Lara Bazelon discusses her recent cover story for Slate, “The Innocence Deniers,” which looks at the role of prosecutors in wrongful conviction cases. While some prosecutors ask judges to dismiss cases that have proven to be faulty, Bazelon argues that “there is a class of prosecutors that might fairly be called innocence deniers.” These prosecutors will relitigate a case, sometimes filing appeals or even seeking “no contest” pleas from wrongfully convicted prisoners. These "Faustian bargains” stem from a prosecutor’s reluctance to admit they were wrong. They not only impede the pursuit of justice, but can actively prevent it.
Lara Bazelon is proof that lawyers can wear many hats: She’s a professor, litigator, and contributing writer for Slate, where she has a long-running series about criminal justice and modern family life. Her op-eds and essays have also been published in the New York Times and The Washington Post, among other outlets. Next year, she’ll add “author” to her list of titles when her book about wrongful convictions is published. Here, she talks about career setbacks, challenges for women in the courtroom, and overcoming the stigma of a painful divorce.
The #MeToo movement reached the federal judiciary last month. Alex Kozinski, a longtime judge on the Ninth Circuit Court of Appeals in Pasadena, Calif., abruptly resigned after some 15 former law clerks and staffers said he had engaged in sexual misconduct. With more 3,000 federal judges spread among 13 circuit courts, there will almost certainly be more cases like Judge Kozinski’s.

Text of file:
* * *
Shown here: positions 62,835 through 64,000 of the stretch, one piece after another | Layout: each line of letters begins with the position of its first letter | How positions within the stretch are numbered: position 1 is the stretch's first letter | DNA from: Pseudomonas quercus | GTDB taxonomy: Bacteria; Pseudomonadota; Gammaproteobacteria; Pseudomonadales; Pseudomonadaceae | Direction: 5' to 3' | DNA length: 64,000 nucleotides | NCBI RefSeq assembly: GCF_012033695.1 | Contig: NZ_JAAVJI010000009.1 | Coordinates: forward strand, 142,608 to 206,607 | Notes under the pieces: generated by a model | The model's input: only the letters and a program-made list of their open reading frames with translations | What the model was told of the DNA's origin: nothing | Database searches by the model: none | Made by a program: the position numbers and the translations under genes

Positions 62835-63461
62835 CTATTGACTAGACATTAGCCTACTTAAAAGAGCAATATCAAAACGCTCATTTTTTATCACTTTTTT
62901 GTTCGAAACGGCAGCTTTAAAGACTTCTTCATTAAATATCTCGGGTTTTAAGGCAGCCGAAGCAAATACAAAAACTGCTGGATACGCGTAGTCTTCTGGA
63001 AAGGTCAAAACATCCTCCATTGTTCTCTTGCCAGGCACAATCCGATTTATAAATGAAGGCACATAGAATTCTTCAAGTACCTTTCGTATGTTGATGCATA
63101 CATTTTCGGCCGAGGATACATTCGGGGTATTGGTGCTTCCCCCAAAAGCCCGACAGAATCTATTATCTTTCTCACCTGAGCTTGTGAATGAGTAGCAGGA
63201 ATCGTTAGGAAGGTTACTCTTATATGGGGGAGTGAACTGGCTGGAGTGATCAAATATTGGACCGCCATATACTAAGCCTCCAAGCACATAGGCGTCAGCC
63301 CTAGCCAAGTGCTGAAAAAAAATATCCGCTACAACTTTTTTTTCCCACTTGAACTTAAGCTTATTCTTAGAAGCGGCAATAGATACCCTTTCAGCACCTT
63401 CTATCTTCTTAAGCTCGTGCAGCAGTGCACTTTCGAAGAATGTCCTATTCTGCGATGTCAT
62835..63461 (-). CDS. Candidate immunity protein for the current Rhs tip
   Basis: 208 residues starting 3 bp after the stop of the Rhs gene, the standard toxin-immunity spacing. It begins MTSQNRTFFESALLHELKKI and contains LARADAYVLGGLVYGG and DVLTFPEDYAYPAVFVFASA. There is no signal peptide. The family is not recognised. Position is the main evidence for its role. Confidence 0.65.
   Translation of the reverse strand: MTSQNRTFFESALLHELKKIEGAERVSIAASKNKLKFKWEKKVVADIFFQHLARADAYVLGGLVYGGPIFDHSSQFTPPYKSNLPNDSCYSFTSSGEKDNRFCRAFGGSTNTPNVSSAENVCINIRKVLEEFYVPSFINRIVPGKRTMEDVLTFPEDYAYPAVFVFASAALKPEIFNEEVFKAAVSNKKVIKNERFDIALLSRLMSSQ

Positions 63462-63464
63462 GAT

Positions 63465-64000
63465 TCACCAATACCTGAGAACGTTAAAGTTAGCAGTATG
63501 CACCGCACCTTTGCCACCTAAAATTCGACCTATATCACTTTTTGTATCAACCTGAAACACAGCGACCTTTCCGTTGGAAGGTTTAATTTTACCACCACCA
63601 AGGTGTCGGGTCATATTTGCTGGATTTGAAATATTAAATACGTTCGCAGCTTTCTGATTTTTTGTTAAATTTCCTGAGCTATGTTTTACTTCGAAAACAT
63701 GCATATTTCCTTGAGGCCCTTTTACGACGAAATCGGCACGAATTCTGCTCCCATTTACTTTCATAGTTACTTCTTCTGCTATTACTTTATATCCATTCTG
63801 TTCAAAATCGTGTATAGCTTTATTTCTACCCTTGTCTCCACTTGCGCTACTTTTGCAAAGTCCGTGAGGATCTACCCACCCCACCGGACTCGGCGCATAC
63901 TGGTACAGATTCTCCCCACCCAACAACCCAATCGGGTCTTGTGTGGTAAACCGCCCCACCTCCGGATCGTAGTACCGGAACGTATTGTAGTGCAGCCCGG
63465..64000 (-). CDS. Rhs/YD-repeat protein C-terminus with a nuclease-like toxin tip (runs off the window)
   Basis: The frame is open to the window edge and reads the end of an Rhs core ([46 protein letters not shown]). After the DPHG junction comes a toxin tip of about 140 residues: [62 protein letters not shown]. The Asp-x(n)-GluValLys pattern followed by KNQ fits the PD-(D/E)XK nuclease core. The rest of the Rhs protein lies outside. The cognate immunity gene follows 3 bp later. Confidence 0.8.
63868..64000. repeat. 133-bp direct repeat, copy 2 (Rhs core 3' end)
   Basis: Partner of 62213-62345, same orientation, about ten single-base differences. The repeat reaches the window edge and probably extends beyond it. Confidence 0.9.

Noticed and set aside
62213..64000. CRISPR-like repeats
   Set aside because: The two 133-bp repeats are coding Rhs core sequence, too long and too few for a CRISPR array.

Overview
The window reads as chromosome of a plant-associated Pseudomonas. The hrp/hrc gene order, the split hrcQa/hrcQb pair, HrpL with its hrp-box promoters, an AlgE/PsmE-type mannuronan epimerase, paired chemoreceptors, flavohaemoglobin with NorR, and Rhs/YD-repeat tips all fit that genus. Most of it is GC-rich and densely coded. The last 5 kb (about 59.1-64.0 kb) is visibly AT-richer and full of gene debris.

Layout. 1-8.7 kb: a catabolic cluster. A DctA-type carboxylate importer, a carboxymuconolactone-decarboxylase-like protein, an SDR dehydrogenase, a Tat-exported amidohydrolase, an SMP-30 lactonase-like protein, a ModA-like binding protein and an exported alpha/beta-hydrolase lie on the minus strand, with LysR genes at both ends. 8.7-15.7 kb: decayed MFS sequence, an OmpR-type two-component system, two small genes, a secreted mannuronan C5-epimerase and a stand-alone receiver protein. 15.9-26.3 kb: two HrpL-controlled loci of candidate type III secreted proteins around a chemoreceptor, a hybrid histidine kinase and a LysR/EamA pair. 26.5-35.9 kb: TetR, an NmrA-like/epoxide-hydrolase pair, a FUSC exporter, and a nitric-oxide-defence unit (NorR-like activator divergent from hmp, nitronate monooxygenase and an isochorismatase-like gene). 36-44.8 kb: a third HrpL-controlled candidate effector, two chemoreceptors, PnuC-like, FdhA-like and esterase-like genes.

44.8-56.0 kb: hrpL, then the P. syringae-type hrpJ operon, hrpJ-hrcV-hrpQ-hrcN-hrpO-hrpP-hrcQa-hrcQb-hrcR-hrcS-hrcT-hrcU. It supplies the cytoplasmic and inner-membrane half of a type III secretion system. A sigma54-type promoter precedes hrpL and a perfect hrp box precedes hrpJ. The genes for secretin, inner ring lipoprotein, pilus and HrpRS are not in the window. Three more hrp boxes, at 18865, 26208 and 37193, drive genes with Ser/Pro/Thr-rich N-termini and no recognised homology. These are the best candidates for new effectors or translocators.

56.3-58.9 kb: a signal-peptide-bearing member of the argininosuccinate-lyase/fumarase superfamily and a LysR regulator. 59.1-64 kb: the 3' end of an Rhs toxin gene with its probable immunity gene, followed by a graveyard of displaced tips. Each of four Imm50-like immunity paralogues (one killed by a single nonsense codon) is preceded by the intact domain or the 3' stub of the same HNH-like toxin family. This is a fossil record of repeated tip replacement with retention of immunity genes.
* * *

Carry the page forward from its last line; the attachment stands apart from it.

When Jair and his then-girlfriend drove home to the East Bay after a concert in San Francisco, they didn’t know it would be the beginning of a 15-month legal ordeal. By the end of the night, he had been charged with driving under the influence of MDMA, commonly known as Ecstasy, and she had been subjected to degrading treatment by the police. But with the help of students from USF School of Law’s Criminal and Juvenile Justice Law Clinic, his case was finally dismissed this fall.
Education Secretary Betsy DeVos is trying to change an Obama-era policy concerning Title IX with the belief the policies were overreaching and the accused were not given equal treatment. We brought on Lara Bazelon, an associate professor at the University of San Francisco, to explain why she supports DeVos’ policy changes, and why colleges are not equipped with handling sexual assault cases. More of Bazelon’s work can be viewed here.